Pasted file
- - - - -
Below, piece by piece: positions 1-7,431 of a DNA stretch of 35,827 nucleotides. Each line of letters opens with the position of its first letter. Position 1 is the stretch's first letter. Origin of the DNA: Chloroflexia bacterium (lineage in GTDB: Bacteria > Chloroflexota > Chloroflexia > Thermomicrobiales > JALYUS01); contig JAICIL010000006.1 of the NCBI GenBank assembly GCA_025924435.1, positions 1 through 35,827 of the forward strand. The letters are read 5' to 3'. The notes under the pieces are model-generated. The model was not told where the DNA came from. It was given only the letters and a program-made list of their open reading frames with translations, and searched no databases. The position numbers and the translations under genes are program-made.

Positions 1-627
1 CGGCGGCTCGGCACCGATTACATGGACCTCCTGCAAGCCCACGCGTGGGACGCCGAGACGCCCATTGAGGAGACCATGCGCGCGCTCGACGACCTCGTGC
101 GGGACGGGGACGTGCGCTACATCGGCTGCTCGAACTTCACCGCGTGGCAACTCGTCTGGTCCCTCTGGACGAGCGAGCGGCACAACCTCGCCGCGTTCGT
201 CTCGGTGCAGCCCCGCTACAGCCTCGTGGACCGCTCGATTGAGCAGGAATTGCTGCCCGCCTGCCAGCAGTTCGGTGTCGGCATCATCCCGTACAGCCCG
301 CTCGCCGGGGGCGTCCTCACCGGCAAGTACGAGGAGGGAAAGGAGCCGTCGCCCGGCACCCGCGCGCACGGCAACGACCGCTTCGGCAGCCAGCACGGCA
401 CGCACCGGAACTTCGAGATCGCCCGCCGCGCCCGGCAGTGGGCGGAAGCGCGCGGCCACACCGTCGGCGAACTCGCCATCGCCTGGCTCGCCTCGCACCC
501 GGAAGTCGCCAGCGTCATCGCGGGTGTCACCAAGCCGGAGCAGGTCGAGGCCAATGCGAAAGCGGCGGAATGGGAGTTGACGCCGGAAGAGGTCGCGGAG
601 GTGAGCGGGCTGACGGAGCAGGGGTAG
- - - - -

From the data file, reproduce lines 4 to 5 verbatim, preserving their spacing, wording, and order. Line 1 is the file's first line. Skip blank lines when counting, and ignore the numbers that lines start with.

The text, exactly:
101 GGGACGGGGACGTGCGCTACATCGGCTGCTCGAACTTCACCGCGTGGCAACTCGTCTGGTCCCTCTGGACGAGCGAGCGGCACAACCTCGCCGCGTTCGT
201 CTCGGTGCAGCCCCGCTACAGCCTCGTGGACCGCTCGATTGAGCAGGAATTGCTGCCCGCCTGCCAGCAGTTCGGTGTCGGCATCATCCCGTACAGCCCG